For some important sources of vitamin D (e.g. white fish, smoked salmon, milk, ham, mushrooms), vitamin D composition values were unreported in The Composition of Foods. For these foods, alternative analytic composition values were sought in order to ensure a more accurate estimation of vitamin D intakes in the population. The US Department of Agriculture's National Nutrient Database for Standard Reference SR23 (September 2010) was used to update food codes for white fish, smoked salmon, processed meat (including ham) and mushrooms. Since milk is mostly fortified in the USA, data from the Danish Food Composition Databank version 7·01 (2009) were used to update values for milk: the fat content of milk in Denmark is equivalent to those in Ireland according to Council Regulation (EC) No. 1234/2007 and Danish milk has been recently analysed for vitamin D. The updated values for fish, mushrooms and milk were used to recalculate commonly consumed composite dishes that were based on these foods.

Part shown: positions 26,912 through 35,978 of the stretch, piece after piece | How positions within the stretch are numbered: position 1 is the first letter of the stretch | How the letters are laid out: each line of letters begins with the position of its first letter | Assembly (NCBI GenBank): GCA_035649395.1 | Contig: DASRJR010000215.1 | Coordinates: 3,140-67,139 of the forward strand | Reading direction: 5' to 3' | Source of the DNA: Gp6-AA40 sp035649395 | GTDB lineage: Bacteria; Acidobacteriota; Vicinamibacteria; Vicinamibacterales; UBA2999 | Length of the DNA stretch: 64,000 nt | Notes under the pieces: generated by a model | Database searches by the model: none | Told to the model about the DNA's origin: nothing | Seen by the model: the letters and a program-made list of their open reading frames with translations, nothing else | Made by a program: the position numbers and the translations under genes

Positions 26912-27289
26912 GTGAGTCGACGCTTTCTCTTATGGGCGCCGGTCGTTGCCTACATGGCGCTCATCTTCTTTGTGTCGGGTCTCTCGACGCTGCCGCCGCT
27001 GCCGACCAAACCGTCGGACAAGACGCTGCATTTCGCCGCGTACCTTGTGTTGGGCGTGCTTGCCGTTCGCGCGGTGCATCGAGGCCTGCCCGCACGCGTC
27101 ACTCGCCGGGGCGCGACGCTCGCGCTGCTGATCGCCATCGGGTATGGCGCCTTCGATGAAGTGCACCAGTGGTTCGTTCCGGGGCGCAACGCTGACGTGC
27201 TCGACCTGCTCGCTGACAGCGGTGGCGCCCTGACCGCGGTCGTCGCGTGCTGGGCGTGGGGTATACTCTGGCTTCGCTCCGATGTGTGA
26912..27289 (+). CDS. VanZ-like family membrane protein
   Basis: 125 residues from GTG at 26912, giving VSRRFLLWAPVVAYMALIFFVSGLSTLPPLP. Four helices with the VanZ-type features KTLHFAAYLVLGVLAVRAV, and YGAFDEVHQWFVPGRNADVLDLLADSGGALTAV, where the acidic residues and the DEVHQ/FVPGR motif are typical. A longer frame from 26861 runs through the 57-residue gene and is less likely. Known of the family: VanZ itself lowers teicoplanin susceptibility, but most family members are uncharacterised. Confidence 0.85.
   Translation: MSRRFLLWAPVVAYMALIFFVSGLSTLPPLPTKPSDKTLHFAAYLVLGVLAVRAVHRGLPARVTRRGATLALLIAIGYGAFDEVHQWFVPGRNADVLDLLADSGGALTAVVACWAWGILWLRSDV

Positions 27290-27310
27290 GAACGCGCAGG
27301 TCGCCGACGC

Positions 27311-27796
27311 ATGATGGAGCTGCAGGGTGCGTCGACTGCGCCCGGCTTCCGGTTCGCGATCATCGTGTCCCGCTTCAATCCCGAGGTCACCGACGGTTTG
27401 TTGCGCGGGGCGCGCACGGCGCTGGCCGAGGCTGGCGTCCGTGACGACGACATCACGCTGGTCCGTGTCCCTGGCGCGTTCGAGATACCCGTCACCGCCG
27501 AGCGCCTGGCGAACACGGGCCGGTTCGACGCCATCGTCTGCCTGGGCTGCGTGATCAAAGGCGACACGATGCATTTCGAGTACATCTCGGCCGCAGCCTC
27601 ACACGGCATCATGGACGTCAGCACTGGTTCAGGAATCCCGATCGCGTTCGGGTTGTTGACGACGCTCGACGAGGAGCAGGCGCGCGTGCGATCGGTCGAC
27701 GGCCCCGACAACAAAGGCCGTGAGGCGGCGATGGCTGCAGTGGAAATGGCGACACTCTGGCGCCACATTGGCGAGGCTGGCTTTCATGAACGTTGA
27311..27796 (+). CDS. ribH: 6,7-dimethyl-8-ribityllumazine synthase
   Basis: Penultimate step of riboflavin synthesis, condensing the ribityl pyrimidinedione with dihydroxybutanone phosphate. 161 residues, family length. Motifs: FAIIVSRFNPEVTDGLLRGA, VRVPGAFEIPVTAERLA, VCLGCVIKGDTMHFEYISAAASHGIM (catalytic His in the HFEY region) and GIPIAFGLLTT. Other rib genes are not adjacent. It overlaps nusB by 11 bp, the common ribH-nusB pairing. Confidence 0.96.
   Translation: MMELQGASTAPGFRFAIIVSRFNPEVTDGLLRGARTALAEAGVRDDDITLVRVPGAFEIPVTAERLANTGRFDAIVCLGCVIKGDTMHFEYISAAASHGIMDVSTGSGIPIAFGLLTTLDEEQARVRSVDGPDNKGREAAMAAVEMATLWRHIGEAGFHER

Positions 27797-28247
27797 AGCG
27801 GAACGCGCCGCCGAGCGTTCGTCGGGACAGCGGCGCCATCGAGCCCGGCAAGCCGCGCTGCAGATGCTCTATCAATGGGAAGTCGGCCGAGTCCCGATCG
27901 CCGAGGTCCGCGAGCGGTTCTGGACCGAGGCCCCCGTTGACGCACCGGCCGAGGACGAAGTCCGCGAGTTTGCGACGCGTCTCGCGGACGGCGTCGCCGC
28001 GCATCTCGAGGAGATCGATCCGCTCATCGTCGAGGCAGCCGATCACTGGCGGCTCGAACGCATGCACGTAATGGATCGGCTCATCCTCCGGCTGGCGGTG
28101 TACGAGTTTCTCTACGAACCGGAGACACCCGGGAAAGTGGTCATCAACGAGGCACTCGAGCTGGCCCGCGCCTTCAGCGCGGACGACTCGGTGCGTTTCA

For nutritional supplements and brand-level manufactured products, including fortified fat spreads and ready-to-eat-breakfast cereals (RTEBC), the vitamin D values were updated based on current market data. Values for generic and unfortified fat spreads were updated based on analytic values previously reported by this group( Reference Hill, Flynn and Kiely 24 ), since the dairy content and fortification levels of fat spreads vary widely between countries. The vitamin D contents of 124 food codes in the Children's Survey and 113 food codes in the Teens’ Survey were updated, representing 14 % of all vitamin D-containing food codes.
Identification of vitamin D-fortified foods